That’s my fanciful 5-year Tesla Plan—which gets you your new Tesla at the same time you are establishing a long-term Billerica real estate investment. Individual tax situations differ, and should be always be referred to a tax professional—but you don’t have to be driving a rattletrap Subaru to benefit from the moral of this story—which is the undeniable financial advantage in store for Billerica renters who make the arithmetic work for them when they choose to become Billerica owners. Also, it’s easy to start: just give me a call!

Laer Realty Partners   Joan_Parcewski (1 of 1)

 

Renting or Selling Your Billerica Home: Caterpillar or Butterfly?

From our earliest days, everybody in Billerica is inundated with tale of transformations. It started with those grade school day trips to science places with exhibits showing the improbable progression of fish (well, pollywogs) into frogs. There were nature TV shows with sped-up motion films demonstrating the unlikely truth that icky caterpillars DO turn into graceful butterflies. In fact, Billerica cable TV is littered with the Discovery Channel and the Science Channel and PBS and the NatGeo Channel—all of which seem to be dedicated into making sure we won’t forget that Nature is full of every day metamorphoses and how ugly ducklings will one day become swans.

We’ve been brainwashed into accepting that transformations are unstoppable.

So it’s only natural that when some Billerica homeowners have found themselves a new home, they don’t hesitate to assume it would be no big deal if they decide to change themselves from homeowner into landlord.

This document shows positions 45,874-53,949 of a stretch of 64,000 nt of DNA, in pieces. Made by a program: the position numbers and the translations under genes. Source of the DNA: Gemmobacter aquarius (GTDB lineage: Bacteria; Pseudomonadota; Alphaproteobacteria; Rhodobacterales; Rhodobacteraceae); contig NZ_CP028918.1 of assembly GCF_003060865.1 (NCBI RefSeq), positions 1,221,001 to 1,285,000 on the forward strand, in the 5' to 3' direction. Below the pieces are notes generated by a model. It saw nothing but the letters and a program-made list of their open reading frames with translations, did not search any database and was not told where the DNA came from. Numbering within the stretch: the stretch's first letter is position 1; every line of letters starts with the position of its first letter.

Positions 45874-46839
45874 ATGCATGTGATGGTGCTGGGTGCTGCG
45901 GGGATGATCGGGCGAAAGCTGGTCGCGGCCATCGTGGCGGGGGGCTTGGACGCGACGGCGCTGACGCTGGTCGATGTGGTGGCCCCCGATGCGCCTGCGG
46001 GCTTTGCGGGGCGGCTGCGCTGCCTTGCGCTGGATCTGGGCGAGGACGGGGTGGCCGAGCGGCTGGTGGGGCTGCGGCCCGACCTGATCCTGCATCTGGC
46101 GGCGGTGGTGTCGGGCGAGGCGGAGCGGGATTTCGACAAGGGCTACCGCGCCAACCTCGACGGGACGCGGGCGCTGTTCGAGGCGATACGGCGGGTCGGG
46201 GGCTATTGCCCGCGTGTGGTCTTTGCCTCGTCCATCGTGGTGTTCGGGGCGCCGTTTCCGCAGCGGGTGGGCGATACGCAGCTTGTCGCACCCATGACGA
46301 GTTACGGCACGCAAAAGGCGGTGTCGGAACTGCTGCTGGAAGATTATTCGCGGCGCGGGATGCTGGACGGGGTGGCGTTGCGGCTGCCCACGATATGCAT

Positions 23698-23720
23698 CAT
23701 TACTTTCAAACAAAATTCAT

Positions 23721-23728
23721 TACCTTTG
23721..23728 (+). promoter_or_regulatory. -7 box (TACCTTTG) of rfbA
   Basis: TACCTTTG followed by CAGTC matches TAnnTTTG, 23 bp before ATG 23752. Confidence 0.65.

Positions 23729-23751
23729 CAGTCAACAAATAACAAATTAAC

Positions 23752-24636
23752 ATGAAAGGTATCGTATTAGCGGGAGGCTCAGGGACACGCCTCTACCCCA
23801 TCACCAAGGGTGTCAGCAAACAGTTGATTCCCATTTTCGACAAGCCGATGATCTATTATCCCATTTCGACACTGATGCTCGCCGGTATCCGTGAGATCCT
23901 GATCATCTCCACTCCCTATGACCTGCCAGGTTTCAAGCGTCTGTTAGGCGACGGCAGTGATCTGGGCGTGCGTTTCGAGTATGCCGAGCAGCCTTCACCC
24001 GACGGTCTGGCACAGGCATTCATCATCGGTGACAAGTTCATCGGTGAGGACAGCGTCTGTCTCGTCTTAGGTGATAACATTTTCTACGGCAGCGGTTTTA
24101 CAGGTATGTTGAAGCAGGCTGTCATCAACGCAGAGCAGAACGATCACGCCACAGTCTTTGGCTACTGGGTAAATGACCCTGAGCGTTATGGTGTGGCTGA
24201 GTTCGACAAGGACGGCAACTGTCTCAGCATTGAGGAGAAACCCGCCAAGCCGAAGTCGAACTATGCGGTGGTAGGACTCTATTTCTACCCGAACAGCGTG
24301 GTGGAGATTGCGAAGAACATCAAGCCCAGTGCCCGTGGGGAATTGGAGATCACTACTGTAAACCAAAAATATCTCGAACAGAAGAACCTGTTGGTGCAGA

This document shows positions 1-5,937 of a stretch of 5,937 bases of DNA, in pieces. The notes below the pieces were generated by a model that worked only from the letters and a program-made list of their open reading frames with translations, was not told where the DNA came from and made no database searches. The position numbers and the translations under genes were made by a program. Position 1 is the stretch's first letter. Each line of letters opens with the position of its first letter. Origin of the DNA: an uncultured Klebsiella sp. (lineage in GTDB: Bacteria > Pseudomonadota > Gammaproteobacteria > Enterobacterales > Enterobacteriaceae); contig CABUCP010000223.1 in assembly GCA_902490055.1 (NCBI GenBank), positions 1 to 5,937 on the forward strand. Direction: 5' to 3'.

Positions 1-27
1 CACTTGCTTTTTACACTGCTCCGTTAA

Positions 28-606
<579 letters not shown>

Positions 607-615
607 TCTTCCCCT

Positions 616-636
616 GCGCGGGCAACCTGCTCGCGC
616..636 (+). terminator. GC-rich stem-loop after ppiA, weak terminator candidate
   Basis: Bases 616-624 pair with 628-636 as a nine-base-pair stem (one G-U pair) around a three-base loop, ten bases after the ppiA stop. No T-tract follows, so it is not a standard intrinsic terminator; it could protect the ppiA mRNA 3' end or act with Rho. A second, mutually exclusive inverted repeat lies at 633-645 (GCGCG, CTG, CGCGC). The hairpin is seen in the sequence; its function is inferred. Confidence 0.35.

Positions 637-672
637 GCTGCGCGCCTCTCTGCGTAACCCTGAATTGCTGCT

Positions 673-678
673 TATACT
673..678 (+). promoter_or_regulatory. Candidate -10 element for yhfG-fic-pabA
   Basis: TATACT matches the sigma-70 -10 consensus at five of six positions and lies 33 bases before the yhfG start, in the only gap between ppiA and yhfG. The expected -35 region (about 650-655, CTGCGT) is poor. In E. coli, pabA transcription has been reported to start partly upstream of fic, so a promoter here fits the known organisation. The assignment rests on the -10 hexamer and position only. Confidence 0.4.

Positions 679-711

Since Billerica rental rates are projected to keep rising, renting the current house out rather than just selling it surely makes sense. If Nature is any guide, the transformation from homeowner to landlord doesn’t seem like there’s much to think about. Their Billerica home has been a good investment, so why not try renting it? It’s a natural progression, isn’t it?

The answer is yes and no. Renting your Billerica home can be a terrific move if you are ready to add the landlord’s role to all the other activities that currently fill your day. It starts with making a stream of decisions: Will you allow pets? Chihuahuas? Rottweilers? What will your deposit agreement look like? When will you be available to take repair calls? What happens in emergencies?  

Decisions are one thing, but once the rules are set, not everyone is comfortable being the person who has to enforce tough business realities—even if they are perfectly fair. How comfortable will you be about having to insist on inspections now that your house is another family’s home? How often? And if back-to-school time expenses cause your tenant to have trouble scraping up September’s rent, how will you feel when you have to hold them to their obligation?

Pollywogs don’t consider their temperamental disposition before they turn into frogs, but renting—the homeowner-to-landlord transition—is more complicated. Even if the financial equation will allow hiring a professional management company to handle the day-to-day supervisory details, the renting decision—transforming the family homestead into an investment vehicle—can have overtones that aren’t immediately obvious.

I’m here to help you in all your Billerica real estate matters—starting with arriving at decisions that let you feel comfortable. I hope you’ll give me a call!

Joan Parcewski —CRS, MRP, CSHP, SRES, CBR, LMC, Realtor & Notary
978-376-3978   JParcewski@LAERRealty.com    OR    JParcewski@gmail.com
 
Licensed MA & NH    
Introductory Video  https://youtu.be/RrM4q17cjU0
Laer Realty Partners  Joan_Parcewski (1 of 1)

Selling Your Bedford House: a Tool Called PST!